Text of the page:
Who else is involved in Todd Boehly's Chelsea bid?

The private equity firm Clearlake Capital is thought to be stumping up around 50 per cent of the bid to buy Chelsea.

Alongside him is his long-term business partner Hansjorg Wyss, the Swiss billionaire who first announced that Abramovich was selling Chelsea.

The Dodgers' principle owner Mark Walter is part of the group alongside British investor Jonathan Goldstein.

Advising the bid are prominent Chelsea supporters Danny Finkelstein, who is a conservative member of the House of Lords, and Barbara Charone, who is a marketing executive.

The Chelsea supporting former British politican George Osborne is advising the bid through his firm Robey Warshaw, with Goldman Sachs also working in an advisory role.

How would Todd Boehly invest in Chelsea's teams?

Any prospective bidder has been asked to guarantee a minimum of £1 billion further investment over 10 years which would go towards the stadium, women's and academy teams.

Along with the costs of buying the club, it would raise the overall financial commitment of the project to between £3.5 billion and £4 billion.

Like the other potential options, the new Blues owners have promised investment into all areas of the club and to work on the stadium.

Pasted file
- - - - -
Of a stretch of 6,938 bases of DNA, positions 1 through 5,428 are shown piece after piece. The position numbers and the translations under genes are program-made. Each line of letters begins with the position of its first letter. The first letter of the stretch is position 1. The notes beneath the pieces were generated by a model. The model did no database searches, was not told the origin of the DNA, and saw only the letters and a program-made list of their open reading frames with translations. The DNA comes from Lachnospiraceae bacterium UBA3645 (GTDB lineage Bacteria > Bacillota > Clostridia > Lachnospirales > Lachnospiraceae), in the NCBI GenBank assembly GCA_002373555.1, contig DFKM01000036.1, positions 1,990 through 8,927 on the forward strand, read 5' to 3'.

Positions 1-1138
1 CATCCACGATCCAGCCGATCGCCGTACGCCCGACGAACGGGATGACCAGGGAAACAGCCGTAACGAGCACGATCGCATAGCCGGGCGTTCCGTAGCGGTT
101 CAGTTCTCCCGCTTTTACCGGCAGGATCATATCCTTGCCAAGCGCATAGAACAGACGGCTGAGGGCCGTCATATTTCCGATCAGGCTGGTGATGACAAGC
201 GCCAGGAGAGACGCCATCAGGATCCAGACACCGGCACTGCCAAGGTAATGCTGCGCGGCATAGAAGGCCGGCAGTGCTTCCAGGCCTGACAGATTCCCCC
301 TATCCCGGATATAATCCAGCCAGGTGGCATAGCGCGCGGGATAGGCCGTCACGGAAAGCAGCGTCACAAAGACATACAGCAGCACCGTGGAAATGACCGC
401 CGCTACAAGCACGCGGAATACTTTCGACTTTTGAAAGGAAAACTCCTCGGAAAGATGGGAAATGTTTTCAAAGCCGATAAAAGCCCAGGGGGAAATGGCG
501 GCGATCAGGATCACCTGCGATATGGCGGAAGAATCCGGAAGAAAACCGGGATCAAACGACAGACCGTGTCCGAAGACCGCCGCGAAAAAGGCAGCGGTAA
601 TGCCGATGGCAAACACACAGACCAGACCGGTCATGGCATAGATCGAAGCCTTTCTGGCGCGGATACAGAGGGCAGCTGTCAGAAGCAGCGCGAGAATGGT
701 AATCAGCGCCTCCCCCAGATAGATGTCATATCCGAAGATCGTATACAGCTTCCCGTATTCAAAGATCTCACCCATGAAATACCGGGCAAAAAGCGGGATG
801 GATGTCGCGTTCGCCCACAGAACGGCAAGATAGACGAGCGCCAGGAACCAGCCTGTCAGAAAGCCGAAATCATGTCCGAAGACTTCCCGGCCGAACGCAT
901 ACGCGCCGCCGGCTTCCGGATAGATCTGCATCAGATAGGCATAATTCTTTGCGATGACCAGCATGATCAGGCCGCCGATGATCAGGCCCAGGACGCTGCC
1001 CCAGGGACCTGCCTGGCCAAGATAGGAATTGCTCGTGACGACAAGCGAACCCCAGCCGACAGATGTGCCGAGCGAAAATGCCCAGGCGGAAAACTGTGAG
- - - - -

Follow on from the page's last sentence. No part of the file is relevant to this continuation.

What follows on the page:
Architects Jane Marie Smith and David Hickey, the latter who is the former project director for Abramovich’s now-cancelled 60,000-seat redevelopment, are being consulted about reviving plans for Stamford Bridge. 

When will Chelsea's sale fully go through?

The Premier League will conduct an owners and directors test on the group that is expected to take roughly two weeks. 

Once they've gained approval, the UK government will handle the money from the sale and issue an operating licence that frees up the club from the restrictions of sanctions. 

Article continues below

It will allow Chelsea to renew contracts, make signings and sell players - along with running their club shop and selling tickets to new customers for matches. 

It will also cut out Abramovich from the club and end a 19-year ownership period that saw the Blues win 21 trophies. 

The money will be frozen or given to charity with that stage yet to be fully thrashed out.